Isle Of Man / Ellan Vannin

Bid to pay young Manx workers adult minimum wage rejected

Money shaken from a wallet Image copyright Getty Images
Image caption Some politicians argued that paying young people less was simply "discriminatory"

A bid to pay 16 and 17-year-olds on the Isle of Man the adult minimum wage has been rejected by politicians.

The current adult minimum rate is £7.85 per hour but those under 18 on the island are paid £5.85 - 30 pence lower than in the UK.

Clare Bettison MHK had called for the "discriminatory" age band to be scrapped.

But Enterprise Minister Laurence Skelly argued the move could "disadvantage the very people we're trying to help".

He said some businesses operated on "wafer thin margins" and the change could lead to wage bills for younger workers rising by 35%.

The 21-24 age band was abolished for Manx workers last year.

Image copyright IOM GOV
Image caption Treasury Minister Alfred Cannan said hiking the rate for younger worker could "price them out of jobs"

The current rates paid are set to overtake those in the UK in October this year, when 5% increase will come into force.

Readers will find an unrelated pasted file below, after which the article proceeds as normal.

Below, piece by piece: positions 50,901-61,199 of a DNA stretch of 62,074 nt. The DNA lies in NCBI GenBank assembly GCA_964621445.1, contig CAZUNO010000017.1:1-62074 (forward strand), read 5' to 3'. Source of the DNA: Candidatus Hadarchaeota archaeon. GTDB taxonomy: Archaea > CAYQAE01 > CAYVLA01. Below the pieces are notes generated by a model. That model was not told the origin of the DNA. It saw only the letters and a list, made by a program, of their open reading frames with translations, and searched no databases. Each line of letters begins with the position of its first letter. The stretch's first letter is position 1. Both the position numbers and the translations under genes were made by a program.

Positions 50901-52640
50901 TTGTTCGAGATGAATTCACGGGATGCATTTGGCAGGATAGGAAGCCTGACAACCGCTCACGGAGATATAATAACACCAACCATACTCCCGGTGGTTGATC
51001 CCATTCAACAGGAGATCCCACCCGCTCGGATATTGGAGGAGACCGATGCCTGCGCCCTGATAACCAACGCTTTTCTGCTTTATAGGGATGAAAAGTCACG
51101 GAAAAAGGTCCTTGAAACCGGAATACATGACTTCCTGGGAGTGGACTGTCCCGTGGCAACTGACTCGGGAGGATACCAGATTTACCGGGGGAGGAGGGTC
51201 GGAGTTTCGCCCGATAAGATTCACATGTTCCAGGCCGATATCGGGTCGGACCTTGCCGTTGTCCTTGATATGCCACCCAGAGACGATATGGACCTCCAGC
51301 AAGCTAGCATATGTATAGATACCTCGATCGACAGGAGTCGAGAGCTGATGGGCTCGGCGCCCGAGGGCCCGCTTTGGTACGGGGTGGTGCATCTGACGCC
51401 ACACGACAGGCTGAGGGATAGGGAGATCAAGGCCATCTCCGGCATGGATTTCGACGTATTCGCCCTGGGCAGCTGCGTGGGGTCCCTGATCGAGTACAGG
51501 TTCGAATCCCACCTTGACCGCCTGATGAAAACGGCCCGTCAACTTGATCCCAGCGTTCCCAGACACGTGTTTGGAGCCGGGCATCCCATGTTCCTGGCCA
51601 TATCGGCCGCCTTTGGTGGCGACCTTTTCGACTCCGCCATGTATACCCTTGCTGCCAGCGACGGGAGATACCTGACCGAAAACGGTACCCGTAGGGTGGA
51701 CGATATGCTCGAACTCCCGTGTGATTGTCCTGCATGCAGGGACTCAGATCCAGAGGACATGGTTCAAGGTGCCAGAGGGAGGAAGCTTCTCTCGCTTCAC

Ms Bettison had argued the current age-related wage bands were discriminatory and helped to "perpetuate the myth" that younger workers were "worthless".

And Tanya August-Hanson MLC said paying young people less for doing "exactly the same job" was "fundamentally wrong".

But Chris Robertshaw MHK said, while it was an "incredibly well intentioned motion", the impact it could have on businesses should be considered "with incredible care".

He said, should there be a down-turn in the Manx economy in future, younger workers could end up being overlooked by employers.

Treasury Minister Alfred Cannan said an increase could put young workers at "at risk of being priced out of jobs" by more mature and experienced workers.

Removing the band could also take away the "incentive" to stay on in education and get a "better chance and opportunity", he added.

After more than an hour of debate, Tynwald members voted against abolishing the age band.

In June, politicians approved a 40p increase in the minimum wage for over-18s and a 30p rise for younger workers a 40p increase in the minimum wage for over-18s and a 30p rise for younger workers.

From October, adults will be paid a minimum of £8.25 per-hour, while those under 18 will be paid £6.15.

The current adult rate is 36 pence lower than the UK rate.

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